Down and then slightly up

Source: https://in.investing.com/rates-bonds/india-10-year-bond-yield-historical-data

Thanks to all the easy money created by the RBI there has been excess money in the Indian financial system, since the beginning of this year. This has helped drive down bond yields from around 6.5% at the beginning of the year to a low of 5.76% in July and to around 6.04% currently. Hence, the Indian government has been able to borrow at a lower rate thanks to the excess liquidity created by the RBI and it wouldn’t want that to change. Also, the yields have been rising gradually since July, making sterilising even more difficult.

If the RBI keeps intervening it creates the risk of increasing money supply and that leading to the risk of even higher inflation. A high inflation in a poor country is never a good idea. If the RBI does not intervene that leads to the rupee appreciating and in the process creating problems for the domestic industry as well as the atmabnirbhar strategy. The exporters suffer as well.

What’s the RBI’s best strategy here? It can pray that foreign inflows slow down for a while, like they have in September. But that was basically the FIIs reacting to the Indian economy contracting by nearly a fourth between April to June. This data point was published on August 31. Also, as the economy keeps opening up more and more, imports and other spending pick up, the demand for the dollar will go up as well. All this will help the RBI. Nevertheless, if Western central banks unleash even more money printing, then all this will go for a toss.

The RBI ended up in this position by abandoning its main goal of managing price inflation. The agreement between the government and the RBI states clearly that “the objective of monetary policy is to primarily maintain price stability [emphasis added], while keeping in mind the objective of growth.”

Instead of managing inflation, the RBI chose its role as the debt manager of the government to outshine everything. This led to all the excess liquidity in the system so that interest rates were driven down and the government could borrow at lower interest rates. The Times of India reports on October 1, 2020: “The weighted cost of borrowing [for the government] during the first half was 5.8%, the lowest in 15 years.”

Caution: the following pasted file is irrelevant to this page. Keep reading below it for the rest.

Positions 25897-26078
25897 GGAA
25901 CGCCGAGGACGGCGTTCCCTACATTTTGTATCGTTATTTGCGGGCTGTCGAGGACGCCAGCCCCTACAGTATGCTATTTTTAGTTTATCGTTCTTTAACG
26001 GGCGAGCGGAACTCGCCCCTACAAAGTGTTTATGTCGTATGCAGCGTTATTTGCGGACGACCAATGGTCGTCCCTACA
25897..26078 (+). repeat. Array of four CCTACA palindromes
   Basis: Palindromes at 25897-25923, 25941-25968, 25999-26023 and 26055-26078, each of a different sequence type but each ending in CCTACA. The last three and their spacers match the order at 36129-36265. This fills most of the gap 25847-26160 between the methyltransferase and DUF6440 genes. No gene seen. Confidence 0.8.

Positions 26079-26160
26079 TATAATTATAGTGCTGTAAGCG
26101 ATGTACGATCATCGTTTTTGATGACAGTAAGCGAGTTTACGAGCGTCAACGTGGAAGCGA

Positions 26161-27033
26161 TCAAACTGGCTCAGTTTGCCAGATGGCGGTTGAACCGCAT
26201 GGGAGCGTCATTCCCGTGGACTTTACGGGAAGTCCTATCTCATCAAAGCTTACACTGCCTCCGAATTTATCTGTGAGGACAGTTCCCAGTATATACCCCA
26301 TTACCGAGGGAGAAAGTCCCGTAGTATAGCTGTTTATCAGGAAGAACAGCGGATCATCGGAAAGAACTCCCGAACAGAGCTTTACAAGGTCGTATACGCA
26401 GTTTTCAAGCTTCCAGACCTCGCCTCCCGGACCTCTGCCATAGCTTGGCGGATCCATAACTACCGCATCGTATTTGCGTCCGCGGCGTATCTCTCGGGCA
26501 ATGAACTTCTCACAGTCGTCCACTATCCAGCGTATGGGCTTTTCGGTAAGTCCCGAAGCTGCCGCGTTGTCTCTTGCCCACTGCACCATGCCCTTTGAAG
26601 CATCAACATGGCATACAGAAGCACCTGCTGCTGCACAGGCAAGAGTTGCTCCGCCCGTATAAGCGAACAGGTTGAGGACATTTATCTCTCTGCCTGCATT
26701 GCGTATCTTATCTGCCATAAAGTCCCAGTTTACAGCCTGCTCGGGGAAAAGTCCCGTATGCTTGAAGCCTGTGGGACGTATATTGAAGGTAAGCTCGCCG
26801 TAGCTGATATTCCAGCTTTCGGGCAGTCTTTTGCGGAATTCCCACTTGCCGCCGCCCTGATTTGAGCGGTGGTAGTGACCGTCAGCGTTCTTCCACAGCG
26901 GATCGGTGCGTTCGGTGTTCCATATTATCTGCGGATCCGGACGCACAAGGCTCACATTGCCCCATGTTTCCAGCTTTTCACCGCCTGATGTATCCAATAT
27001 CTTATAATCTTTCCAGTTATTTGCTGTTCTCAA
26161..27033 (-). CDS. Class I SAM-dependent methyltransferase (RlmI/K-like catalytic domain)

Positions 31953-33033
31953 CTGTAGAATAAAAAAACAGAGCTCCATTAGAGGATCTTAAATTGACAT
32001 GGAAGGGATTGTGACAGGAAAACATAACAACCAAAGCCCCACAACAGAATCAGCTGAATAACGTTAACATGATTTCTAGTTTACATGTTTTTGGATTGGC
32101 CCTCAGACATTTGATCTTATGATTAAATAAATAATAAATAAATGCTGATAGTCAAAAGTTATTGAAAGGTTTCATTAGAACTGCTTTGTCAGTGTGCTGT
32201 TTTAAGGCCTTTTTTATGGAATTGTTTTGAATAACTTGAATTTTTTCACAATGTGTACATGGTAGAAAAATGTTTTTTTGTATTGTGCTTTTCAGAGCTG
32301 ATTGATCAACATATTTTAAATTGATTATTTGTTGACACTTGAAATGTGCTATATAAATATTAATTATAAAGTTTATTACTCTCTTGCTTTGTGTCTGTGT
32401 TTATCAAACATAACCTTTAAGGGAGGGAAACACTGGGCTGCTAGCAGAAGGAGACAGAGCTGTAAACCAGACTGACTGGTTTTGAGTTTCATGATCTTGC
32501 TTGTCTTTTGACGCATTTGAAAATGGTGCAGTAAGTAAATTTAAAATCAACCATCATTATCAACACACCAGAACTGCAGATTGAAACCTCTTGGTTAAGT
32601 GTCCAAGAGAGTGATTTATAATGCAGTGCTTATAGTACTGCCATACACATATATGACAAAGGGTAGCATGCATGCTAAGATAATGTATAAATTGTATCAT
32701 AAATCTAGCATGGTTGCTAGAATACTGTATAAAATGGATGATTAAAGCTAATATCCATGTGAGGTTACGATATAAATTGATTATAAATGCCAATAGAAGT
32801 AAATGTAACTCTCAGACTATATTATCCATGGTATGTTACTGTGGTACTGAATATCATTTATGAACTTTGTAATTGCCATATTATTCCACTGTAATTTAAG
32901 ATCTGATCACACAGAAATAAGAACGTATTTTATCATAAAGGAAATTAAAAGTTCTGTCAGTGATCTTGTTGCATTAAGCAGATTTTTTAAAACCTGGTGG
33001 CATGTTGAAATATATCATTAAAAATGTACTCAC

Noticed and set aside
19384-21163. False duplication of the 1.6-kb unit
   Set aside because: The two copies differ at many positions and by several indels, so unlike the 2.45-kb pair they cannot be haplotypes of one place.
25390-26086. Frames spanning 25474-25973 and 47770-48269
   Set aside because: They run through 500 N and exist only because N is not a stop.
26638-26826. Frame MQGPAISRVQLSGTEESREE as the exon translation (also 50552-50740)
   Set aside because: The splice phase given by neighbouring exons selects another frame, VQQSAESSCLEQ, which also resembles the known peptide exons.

While the government has borrowed more, the overall non-food credit given by banks has shrunk between March 27 and September 11, from Rs 103.2 lakh crore to Rs 101.6 lakh crore. The banks lend money to the Food Corporation of India and other state procurement agencies to primarily buy rice and wheat (and some oilseeds and pulses in the recent past) directly from the farmers. Once this credit is subtracted from overall credit of banks what remains is non-food credit.

What this tells us is that despite lower interest rates overall lending by banks has shrunk. This might primarily be because of people and firms prepaying loans as well as a general slowdown in loan disbursal. Of course, the fall in interest rates has hurt savers and nobody seems to be talking about them.

To conclude, the RBI abandoned its main goal and is now stuck because of that. As economists Raghuram Rajan and Eswar Prasad wrote in a 2008 article : “The central bank is also held responsible, in political and public circles, for a stable exchange rate. The RBI has gamely taken on this additional objective but with essentially one instrument, the interest rate, at its disposal, it performs a high-wire balancing act.”

By trying to do too many things at the same time, RBI ends up being neither here nor there. As Rajan and Prasad put it: “What is wrong with this? Simple that by trying to do too many things at once, the RBI risks doing none of them well.” This was a mistake the RBI used to make pre-2015, before the agreement with the government was signed. It has gone back to making the same mistake again.

As Rajan wrote in the 2008 Report of the Committee on Financial Sector Reforms“The Reserve Bank of India (RBI) can best serve the cause of growth by focusing on controlling inflation.”

But that’s not to be, given that politicians, bureaucrats and even economists, expect monetary policy to perform miracles it really can’t.

I would like to thank Chintan Patel for research assistance. 

 

Are Acche Din Here for Onion Farmers and Consumers?